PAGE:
Earlier this week, he tweeted about his new role:

"I have a growing sense of responsibility. But I know we wouldn't be here without the support of so many — family, friends, and beyond. Thank you for being in our corner as we take on this next chapter." 

Emhoff, a successful entertainment lawyer, married Harris in 2014 when she was serving as the attorney general of California. Harris is the stepmother to Emhoff’s two adult children, Cole and Ella,  who affectionately call her "Momala."

Emoff’s support of Harris throughout her career has been notable, especially during Harris’ run for president

And while Emoff has stayed out of the spotlight for the most part, he told GQ Magazine this about his new role: "I might be the first Second Gentleman, but I don't want to be the last." 

12:40 p.m. ET, January 20, 2021

Country music star Garth Brooks performs "Amazing Grace"

From CNN's Maureen Chowdhury

Rob Carr/Getty Images
Rob Carr/Getty Images

Country music star Garth Brooks performed "Amazing Grace" following President Joe Biden's inaugural address.

Brooks called on people in attendance and those watching to sing along with him.

"I'm gonna ask you to sing this last burst with me, the people at home, the people at work, as one united," Brooks said.

1:01 p.m. ET, January 20, 2021

Biden pledges to "repair our alliances and engage with the world once again"

Tasos Katopodis/Getty Images
Tasos Katopodis/Getty Images

President Joe Biden used his inaugural speech to send a message to the rest of the world about the US.

"Here's my message to those beyond our borders. America has been tested, and we've come out stronger for it. We will repair our alliances and engage with the world once again," he said, vowing a change from the isolationist policies of his predecessor.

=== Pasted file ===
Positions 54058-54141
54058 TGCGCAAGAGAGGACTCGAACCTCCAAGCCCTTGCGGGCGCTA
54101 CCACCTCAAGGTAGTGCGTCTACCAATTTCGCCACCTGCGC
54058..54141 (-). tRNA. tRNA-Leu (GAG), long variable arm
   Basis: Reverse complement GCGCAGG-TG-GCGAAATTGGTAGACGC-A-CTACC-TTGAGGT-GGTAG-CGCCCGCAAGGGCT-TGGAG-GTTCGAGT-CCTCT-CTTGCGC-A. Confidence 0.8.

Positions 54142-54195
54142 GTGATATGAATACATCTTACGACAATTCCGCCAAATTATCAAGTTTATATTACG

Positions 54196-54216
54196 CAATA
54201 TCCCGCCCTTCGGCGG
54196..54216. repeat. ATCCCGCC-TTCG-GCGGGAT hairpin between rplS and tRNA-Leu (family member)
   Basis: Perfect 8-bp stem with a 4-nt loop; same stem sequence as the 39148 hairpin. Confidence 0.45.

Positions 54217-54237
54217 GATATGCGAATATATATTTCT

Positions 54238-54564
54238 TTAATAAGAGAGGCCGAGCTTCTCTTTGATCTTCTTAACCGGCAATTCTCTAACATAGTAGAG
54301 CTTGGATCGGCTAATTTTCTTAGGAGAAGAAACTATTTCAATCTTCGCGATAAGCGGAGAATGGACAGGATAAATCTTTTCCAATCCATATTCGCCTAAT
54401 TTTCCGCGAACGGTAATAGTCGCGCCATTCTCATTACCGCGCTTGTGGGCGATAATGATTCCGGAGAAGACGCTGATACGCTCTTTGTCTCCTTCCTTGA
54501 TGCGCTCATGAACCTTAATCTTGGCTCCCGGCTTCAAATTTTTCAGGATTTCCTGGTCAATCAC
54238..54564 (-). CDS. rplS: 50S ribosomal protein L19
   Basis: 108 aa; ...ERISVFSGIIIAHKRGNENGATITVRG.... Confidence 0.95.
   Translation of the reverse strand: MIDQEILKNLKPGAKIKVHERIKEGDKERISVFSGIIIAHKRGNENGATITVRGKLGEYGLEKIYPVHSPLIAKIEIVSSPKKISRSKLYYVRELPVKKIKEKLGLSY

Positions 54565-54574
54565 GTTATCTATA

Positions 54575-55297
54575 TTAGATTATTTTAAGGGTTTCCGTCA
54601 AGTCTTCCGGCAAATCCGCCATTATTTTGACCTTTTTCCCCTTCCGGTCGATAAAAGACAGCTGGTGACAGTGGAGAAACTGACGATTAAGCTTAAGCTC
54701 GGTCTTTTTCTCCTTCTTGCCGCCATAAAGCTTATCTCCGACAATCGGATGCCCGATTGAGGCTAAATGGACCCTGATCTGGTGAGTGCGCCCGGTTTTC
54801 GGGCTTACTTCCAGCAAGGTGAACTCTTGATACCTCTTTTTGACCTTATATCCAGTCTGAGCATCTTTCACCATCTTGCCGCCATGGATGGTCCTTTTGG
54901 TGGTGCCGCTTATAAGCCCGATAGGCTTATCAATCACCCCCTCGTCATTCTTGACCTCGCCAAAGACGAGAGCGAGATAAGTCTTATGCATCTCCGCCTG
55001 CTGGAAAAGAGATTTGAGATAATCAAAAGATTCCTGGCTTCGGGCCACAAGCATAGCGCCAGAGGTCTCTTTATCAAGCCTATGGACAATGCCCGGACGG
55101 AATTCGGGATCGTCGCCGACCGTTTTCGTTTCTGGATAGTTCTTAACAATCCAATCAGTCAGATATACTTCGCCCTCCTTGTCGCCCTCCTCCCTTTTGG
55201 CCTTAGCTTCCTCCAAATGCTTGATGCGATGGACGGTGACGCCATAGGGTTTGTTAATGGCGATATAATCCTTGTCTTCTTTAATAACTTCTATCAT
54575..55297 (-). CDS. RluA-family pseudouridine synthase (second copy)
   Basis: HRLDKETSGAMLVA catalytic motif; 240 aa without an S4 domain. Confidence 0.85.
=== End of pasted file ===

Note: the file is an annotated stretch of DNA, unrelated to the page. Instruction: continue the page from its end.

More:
"We'll lead, not merely by the example of our power, but by the power of our example. We'll be a strong and trusted partner for peace, progress and security," he added.

Many European leaders have tweeted their congratulations to the new administration and expressed their optimism at working together.

1:01 p.m. ET, January 20, 2021

Biden: We have "much to repair, much to restore, much to heal"

By CNN's Jason Kurtz

Drew Angerer/Getty Images
Drew Angerer/Getty Images

Newly minted President Joe Biden referenced the current plight of America during his inaugural address, noting that the country has "much to repair, much to restore, much to heal, much to build, and much to gain."

As the coronavirus American death toll surpassed 400,000 this week, Biden noted that "few people in our nation's history have been more challenged or found a time more challenging or difficult than the time we're in now."

Speaking specifically of the Covid-19 pandemic, Biden referenced a "once-in-a-century virus, that silently stalks the country. It's taken as many lives in one year as America lost in all of World War II."

But amid tones of pain and strife, as "millions of jobs have been lost," and there exists a "cry for racial justice some 400 years in the making," Biden offered signs of hope.

"To overcome these challenges, to restore the soul and secure the future of America, requires so much more than words. It requires the most elusive of all things in a democracy: unity."